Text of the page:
Ride the High Country (1962) Sam Peckinpaw
Warner Archive Blu-ray (1:34)
It was director Sam Peckinpaw’s second film and star Randolph Scott’s (above left) last, after a career that spanned over 100 films. The film stars another guy who’d made a few movies in his time, Joel McCrea (above right) as Steve Judd, an ex-lawman who’s seen better years and probably should pack it in and go home, but agrees to guard a gold shipment from a mining camp to the town of Hornitos, California. Judd’s friend Gil Westrum (Scott), along with the young Heck Longtree (Ron Starr), agree to help. Ride the High Country contains elements of the traditional western combined with the new directions the genre would take, some from the hands of directors like Peckinpaw. The new Warner Archive Blu-ray is excellent.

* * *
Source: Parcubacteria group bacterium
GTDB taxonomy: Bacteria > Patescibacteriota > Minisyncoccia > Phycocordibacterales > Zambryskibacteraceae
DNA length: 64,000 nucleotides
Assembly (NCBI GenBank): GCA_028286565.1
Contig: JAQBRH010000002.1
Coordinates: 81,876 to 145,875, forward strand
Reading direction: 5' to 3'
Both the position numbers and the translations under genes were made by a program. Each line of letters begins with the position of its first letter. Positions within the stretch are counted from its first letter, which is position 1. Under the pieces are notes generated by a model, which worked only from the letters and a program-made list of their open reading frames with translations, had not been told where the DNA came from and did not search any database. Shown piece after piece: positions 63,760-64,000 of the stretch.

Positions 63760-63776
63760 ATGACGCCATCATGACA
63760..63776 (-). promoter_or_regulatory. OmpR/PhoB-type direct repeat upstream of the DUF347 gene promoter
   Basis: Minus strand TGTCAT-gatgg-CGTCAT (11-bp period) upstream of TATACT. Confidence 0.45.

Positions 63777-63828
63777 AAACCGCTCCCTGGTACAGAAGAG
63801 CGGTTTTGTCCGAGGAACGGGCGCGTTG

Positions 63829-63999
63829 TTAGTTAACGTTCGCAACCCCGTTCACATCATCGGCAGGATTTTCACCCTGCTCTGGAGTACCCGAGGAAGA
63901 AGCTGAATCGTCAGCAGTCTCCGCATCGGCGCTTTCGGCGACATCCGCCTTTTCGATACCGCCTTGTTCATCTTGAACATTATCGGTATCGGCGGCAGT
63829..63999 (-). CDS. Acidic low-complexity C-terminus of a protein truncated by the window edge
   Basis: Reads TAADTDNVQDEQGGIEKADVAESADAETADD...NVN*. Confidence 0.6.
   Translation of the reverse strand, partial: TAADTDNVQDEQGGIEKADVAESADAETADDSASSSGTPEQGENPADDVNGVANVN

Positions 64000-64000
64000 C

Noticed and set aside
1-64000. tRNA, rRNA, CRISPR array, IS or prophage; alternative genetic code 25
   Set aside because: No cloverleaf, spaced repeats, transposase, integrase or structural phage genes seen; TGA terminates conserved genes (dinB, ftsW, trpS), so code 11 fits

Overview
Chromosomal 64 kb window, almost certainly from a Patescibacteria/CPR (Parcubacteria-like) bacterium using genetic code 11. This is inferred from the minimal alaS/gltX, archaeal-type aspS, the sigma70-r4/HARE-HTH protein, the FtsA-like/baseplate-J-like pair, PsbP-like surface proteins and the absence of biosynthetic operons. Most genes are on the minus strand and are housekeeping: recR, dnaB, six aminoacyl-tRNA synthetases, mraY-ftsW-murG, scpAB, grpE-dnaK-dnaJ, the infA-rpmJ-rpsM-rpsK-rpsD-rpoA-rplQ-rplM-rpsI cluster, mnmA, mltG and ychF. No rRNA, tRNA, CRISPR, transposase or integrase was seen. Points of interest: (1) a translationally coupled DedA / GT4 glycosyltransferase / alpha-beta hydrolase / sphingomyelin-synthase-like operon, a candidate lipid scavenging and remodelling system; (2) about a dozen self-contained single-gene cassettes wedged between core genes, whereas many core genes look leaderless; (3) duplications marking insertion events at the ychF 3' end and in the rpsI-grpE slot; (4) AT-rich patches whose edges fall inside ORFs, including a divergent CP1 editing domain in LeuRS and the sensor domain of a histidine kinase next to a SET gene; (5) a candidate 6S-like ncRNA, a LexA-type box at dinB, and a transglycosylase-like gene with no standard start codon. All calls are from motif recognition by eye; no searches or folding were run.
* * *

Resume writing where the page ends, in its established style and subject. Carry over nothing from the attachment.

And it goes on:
One, Two, Three (1961) Billy Wilder
MGM/UA DVD (1:44)
Previously discussed here
Charade (1963) Stanley Donen
Often called the best Hitchcock film Hitchcock never made, Charade is an effective mystery/thriller/romance/comedy starring Cary Grant and Audrey Hepburn. The less I tell you about the plot, the better, but I will say that the film also stars Walter Matthau, George Kennedy, James Coburn, Ned Glass and features music by Henry Mancini. You’ll be glad you watched it. Cary Grant’s next-to-penultimate film. (There should be a better term for that, and probably is; I just don’t know it.)
Home from the Hill (1959/60) Vincente Minelli
DVD – library (2:30)